Edge mobile devices and sensors are watching your social distance

Edge mobile devices and sensors are watching your social distance

By the time of the 1918 flu pandemic, epidemiology was a little more than a century old, and still considered beside the point when it came to separating life from disease. Not so as the final victim was buried. Data-driven public health policy had arrived as more government and educational institutions implemented disease surveillance.

A similar sudden shift in sentiment toward data and disease could be occurring today with edge-enabled mobile technology. This juxtaposition does not trivialize the suffering imposed by COVID-19 infections. It points out how the polarizing image of electronic surveillance and big data (government and private) could change if policies can demonstrate their efficacy in blunting a pandemic.

Four recent efforts demonstrate how far edge and mobile systems can reach when it comes to monitoring people on the go and recording how close they get to each other. These efforts -some of them part of existing products – could be pointing to a future when watchful systems win greater acceptance among the watched. Or when Western governments impose them with few apologies.

First is Vivacity Labs Ltd., which uses artificial intelligence and Internet of Things sensors to record and analyze traffic. It is part of a two-year trial to see how London’s vehicle traffic can be made safer and lighter.

But last month, it used its setup as well as cameras owned by some municipalities to see how well U.K. citizens are complying with stay-at-home advisories from the government. London subsequently put the nation on lockdown.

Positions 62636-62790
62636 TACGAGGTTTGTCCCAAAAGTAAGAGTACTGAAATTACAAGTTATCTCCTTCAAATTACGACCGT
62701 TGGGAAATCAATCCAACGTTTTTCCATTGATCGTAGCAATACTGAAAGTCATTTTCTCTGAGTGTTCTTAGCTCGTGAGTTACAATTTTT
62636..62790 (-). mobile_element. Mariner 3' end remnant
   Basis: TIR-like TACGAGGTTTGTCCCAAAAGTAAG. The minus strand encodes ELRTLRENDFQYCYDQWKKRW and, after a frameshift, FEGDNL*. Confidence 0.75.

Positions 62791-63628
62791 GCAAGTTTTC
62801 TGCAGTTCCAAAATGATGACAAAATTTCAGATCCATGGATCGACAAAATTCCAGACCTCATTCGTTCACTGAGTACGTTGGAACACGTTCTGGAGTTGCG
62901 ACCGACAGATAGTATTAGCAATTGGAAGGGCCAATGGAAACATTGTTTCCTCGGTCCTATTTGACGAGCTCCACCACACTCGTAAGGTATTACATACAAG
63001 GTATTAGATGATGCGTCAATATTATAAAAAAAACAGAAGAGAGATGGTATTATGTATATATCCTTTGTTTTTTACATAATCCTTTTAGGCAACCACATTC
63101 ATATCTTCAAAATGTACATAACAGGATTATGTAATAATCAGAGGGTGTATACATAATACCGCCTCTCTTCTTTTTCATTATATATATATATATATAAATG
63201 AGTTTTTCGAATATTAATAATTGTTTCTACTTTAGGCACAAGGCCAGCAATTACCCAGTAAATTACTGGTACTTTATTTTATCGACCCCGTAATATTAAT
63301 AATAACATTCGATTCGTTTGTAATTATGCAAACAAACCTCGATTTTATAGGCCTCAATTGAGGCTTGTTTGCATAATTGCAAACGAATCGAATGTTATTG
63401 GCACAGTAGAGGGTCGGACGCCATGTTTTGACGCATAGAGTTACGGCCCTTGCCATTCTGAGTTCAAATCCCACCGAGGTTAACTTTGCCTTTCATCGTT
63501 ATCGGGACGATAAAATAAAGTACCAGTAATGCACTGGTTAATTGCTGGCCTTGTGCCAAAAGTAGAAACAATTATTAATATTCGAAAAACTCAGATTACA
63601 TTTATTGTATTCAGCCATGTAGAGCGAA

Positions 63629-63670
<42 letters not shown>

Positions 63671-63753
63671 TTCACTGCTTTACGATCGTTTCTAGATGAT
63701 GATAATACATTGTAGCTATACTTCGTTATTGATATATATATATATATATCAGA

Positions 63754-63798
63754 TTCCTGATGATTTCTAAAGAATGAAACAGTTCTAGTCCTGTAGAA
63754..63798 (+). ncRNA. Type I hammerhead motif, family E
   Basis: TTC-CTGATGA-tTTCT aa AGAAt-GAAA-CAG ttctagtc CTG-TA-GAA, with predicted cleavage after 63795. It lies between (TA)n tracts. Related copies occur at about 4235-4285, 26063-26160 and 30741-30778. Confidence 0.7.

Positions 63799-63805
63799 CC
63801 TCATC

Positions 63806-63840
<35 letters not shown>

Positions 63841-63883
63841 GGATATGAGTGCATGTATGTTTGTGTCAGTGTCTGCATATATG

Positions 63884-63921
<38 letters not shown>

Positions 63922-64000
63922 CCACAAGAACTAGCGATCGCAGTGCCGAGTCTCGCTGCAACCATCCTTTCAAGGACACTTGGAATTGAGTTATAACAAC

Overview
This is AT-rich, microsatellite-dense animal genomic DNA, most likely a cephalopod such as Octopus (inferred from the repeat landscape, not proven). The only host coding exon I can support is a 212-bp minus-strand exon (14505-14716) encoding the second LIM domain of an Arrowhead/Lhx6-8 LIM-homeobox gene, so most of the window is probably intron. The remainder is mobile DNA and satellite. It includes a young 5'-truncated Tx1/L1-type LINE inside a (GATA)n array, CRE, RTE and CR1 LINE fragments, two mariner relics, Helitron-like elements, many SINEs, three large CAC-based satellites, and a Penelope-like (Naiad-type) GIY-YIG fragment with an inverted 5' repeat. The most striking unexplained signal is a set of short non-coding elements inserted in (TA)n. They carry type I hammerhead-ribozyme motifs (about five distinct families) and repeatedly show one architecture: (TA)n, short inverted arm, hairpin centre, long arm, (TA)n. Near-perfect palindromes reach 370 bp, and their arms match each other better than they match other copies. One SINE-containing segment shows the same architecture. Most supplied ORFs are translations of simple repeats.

Vivacity’s machine-learning algorithms can classify traffic with a fairly high degree of granularity, recognizing and counting everything from pedestrians to articulated buses.

Given that project and the fact that its software already can gauge traffic density, company executives instructed it to see if the message was getting through.

Vivacity found that the advisories cut pedestrian traffic by an underwhelming 30%. They also produced only a one-third drop in pedestrians walking within six feet of each other.

Other traffic was even less affected: Car and motorcycle traffic fell 15% and bicycling dropped by just 13%.

Another vendor effort involved X-Mode Social Inc., a location-data firm, which has partnered with Tectonix GEO, a geospatial data-visualization service. They have teamed to monitor the movements of mobile devices in the United States as a way of tracking people’s movement.

The pair has gained attention for a sobering demonstration video Tectonix GEO executives posted on Twitter showing how far young people traveled after recent Spring Break revelry on a Ft. Lauderdale, Fla., beach. The dispersal of vacationers back to a multitude of cities and states shows the possibility for the spread of the disease.

Facebook also is involved, albeit passively, in a project to monitor mobile devices.

Company executives have begun sharing some of the mountains of data it collects from the majority of its billions of subscribers in a bid to understand COVID-19’s virulence.

An article published by medical news site Stat describes how Harvard University public-health researchers as well as counterparts from Taiwan, Italy, London and elsewhere have been teasing apart the Facebook data. They want to monitor travel, of course, but perhaps more important, researchers want to know how often members encounter one another.

At least some of the Facebook data that researchers have access to comes from its Disease Prevention Maps program for non-profit organizations trying to lessen the likelihood of disease-related suffering.

And, just as scientists think they see indications about how COVID-19 is going to play out, there are signs about how far this health-related surveillance can go.

A U.K. startup last week said it had become a third-party provider of Apple Inc.’s Indoor Maps. Dent Reality executives say they are working on indoor augmented reality navigation.

While Apple has a decent record on protecting its customers privacy, CEO Tim Cook could be possibly persuaded by arguments about the common good, and give up indoor traffic data.

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